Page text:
Segments in this Video

Separation—The Ascent of Woman: Introduction (03:10)


The Qingming scroll depicts Kaifeng as the emperor wanted it to be during the Song dynasty. Confucian ideals are a defining mark of Chinese civilization. Dr. Amanda Foreman reflects on their influence throughout Asia.

Me Linh, Hanoi—Vietnam (03:08)

Vietnam is home to the largest women's union in the world. In the 1st century BC, women shared equal rights and power with men. In 111 BC, the Han Dynasty imposed taxes and laws, and repealed the rights of women; the Vietnamese rebelled.

Legend of the Trung Sisters (02:41)

Vietnam was a Chinese colony for 900 years; women became second class citizens. Since 939 AD, citizens celebrate the Trung sisters as a symbol of national identity and the fight against oppression. Foreman reflects on the two versions of the Trung sisters' legend.

Luoyang, China (02:18)

The Han dynasty lasted over four centuries; Confucianism was at the heart of Chinese identity. The citizenry was divided into four categories: shi, nong, gong, and shang. Foreman explains the hierarchical relationships of the family.

"Confucian Classics" (03:48)

The "Confucian Classics" were an essential building block of societal ideals. The "Li Chi" was the key book on social roles. The "I Ching," teaches that "the harmony of the human social world is aligned with the harmony of the heavens;" Yin and Yang is a closely aligned philosophy.

Chinese Gender Relations (02:24)

Today, Yin and Yang ideals are debated across China. Foreman reflects on the power of women in the Han court.

Manuals for Female Behavior (03:13)

Han Dynasty scholars created a set of Confucian classics for women. Foreman discusses the influence of the "Liènu Zhuàn" and the"Nujiè."

Buddhism Challenges Confucianism (04:00)

Buddhism became the state religion during the Tang dynasty; it suggested that gender was ultimately meaningless. The Longmen Grottoes reveal the impact Buddhism had on Tang dynasty women. Empress Wu Zetian is the only woman to rule China in her own right.

Tang Dynasty Ruler (02:18)

An expert discusses the context of Empress Wu's rule; the empress gave herself a new name that eliminated the sexes.

Chang'An, China (02:26)

The Silk Road began in Chang'An; women escaped some of the confines of Confucianism. Foreman discusses the depiction of Tang women in art. See dancers prepare for a performance.

Empress Wu Zetian (03:33)

Experts are restoring Tang frescoes from the tomb of Empress Wu's niece. Empress Wu implemented radical changes during her rule and challenged Confucian norms. Experts discuss the "clichéd narrative" of Empress Wu's life and the fall of the Tang dynasty.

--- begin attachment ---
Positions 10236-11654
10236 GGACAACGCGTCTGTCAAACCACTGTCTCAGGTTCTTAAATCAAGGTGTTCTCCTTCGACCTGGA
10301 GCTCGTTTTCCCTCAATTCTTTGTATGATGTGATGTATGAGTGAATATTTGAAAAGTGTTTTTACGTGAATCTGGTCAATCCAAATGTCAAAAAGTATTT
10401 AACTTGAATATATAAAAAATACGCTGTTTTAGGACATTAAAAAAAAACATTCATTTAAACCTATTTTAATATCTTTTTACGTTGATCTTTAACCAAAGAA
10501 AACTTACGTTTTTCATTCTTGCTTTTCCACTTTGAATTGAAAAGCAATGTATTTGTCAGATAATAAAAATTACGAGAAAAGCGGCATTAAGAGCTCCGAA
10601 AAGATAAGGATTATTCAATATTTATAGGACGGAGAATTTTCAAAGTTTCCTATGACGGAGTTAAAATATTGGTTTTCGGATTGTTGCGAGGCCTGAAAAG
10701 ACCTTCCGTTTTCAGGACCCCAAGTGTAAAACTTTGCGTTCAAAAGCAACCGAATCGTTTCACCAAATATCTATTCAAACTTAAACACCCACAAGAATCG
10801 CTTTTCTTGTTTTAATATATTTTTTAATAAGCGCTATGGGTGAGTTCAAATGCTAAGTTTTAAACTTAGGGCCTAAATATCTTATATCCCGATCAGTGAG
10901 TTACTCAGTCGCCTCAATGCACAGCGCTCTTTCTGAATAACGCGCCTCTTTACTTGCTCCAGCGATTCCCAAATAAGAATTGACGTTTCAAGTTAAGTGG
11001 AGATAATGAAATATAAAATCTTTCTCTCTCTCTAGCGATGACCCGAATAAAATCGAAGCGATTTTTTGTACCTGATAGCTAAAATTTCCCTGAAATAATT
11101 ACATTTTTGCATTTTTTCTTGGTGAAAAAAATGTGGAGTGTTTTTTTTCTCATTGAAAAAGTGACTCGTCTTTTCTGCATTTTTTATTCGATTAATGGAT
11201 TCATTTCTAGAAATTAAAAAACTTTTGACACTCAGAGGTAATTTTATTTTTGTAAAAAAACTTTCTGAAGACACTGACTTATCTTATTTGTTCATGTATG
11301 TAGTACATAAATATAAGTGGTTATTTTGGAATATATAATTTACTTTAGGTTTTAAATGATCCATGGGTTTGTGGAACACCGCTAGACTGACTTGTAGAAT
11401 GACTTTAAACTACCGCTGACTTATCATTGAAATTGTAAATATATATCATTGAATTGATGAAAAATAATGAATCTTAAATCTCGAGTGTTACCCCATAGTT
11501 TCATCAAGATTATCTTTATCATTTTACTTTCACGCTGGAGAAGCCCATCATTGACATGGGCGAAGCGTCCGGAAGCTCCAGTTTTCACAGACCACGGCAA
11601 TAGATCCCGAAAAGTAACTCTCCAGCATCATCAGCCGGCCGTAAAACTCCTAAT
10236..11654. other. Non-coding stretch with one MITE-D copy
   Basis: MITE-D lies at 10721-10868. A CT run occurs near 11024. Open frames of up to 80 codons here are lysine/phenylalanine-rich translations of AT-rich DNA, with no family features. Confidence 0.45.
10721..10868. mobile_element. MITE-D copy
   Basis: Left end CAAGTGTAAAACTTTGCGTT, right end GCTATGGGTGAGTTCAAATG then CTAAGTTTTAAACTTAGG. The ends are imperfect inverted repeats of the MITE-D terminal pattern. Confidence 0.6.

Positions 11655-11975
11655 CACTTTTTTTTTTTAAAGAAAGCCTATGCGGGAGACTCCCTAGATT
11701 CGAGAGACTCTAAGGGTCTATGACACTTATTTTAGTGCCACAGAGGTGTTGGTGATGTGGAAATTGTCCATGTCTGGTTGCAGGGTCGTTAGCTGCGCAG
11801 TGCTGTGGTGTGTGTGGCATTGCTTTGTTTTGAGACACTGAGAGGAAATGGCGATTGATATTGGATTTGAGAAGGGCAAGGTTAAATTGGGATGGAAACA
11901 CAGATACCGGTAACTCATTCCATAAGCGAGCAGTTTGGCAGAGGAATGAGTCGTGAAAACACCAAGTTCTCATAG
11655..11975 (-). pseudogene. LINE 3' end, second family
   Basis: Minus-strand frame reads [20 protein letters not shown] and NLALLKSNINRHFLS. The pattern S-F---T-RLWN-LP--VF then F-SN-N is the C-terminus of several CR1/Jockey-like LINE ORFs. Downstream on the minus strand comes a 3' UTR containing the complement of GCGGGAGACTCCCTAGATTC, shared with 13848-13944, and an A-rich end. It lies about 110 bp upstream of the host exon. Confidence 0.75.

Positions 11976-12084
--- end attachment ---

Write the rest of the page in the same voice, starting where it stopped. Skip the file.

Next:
Empress Wu's Tomb (02:00)

The tomb is adorned with dragons but no eulogy. Foreman discusses the deliberate attempts to erase Empress Wu's memory and the role of women in China.

Kyoto, Japan (02:10)

In the 7th and 8th centuries, Japan implemented the Chinese imperial model; Kyoto was modeled after the Tang capital. Japanese Buddhism merged with Shinto; see the Kiyomizudera Temple.

Women during the Heian Era (04:00)

The emperor was a figurehead beholden to the clans. Heian women lived in separate compounds and developed a Japanese aesthetic that was different from Tang China. Female goodness was judged by the beauty of a woman's kimono.

Murasaki Shikibu (02:24)

Japanese identity developed its own language and literature; women communicated in Kana. Shikibu was educated in the Confucian Classics and entered the Heian court, producing "The Tale of Genji."

Ishiyamadera Temple, Otsu (02:47)

Japanese women found solace in Buddhism. The temple is a site of pilgrimage and home to several national treasures including Shikibu's oldest portrait and the Ishiyamadera scroll. Foreman examines Shikibu's ink well.

Age of Women (03:13)

Samurai took over Japan by the end of the 11th century and repealed female rights and freedoms. Buddhist nun and novelist, Jakucho Setouchi, discusses the legacy of "The Tale of Genji" and the return of Heian women to Japan.

Shanghai, China (02:25)

The Song dynasty was a period of innovation. Neo-Confucianism was the Chinese reaction to the invasion of the Jurchens and Mongols. Male scholars reasserted traditional ideas advocated in the Confucian Classics.

Extreme Beauty Ritual (02:43)

Neo-Confucianism's reassertion of the woman's place in the home became synonymous with foot binding. Foreman examines a collection of lotus shoes and explains the foot binding process.

Wang Huiyuan (03:44)

Over time, foot binding became a route to social advancement; it was officially banned in 1902. Huiyuan's mother started binding her feet when she was 6 or 7. She recalls working the fields with bound feet. Foreman reflects on the history of women in Asia.

Credits: Separation—The Ascent of Woman: A 10,000 Year Story (00:35)

Credits: Separation—The Ascent of Woman: A 10,000 Year Story

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Separation—The Ascent of Woman: A 10,000 Year Story

Part of the Series : The Ascent of Woman: A 10,000 Year Story
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Travelling to Vietnam, China and Japan, Dr. Amanda Foreman explores the role of women in Asia under the philosophy religions of Confucianism and Buddhism. Covering a period from the 1st century AD to the present day, she'll look at how Asian ideals of feminine virtue and the division of space between the female world of the home and male world of business and politics became a hallmark of Chinese identity. Part of yin and yang, they have cast a long shadow across women's lives, not just in China, but across Asia. 

Length: 60 minutes

Item#: BVL114441

ISBN: 978-1-68272-694-5

Copyright date: ©2015

Closed Captioned

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